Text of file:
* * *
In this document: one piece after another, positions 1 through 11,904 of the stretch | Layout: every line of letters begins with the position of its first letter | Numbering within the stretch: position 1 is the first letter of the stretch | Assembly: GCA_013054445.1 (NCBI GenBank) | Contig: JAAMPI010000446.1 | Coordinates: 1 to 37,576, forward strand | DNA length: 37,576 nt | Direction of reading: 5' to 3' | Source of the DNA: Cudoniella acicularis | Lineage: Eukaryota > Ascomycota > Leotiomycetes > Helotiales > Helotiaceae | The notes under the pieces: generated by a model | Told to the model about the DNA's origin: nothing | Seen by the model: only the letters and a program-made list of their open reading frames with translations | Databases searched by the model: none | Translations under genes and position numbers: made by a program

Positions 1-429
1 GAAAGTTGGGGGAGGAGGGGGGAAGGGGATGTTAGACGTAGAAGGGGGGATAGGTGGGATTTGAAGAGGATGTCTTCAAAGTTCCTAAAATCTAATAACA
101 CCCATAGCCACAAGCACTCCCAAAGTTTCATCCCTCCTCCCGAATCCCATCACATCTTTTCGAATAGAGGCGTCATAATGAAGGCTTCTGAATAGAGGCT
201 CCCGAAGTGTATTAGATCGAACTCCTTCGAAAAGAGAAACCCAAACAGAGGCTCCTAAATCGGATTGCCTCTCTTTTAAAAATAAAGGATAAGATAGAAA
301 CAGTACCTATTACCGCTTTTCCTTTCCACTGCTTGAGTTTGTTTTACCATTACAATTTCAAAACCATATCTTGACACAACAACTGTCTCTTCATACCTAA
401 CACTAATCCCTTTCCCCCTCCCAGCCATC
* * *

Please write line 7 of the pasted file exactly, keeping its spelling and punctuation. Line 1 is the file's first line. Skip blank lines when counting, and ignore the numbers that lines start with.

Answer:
401 CACTAATCCCTTTCCCCCTCCCAGCCATC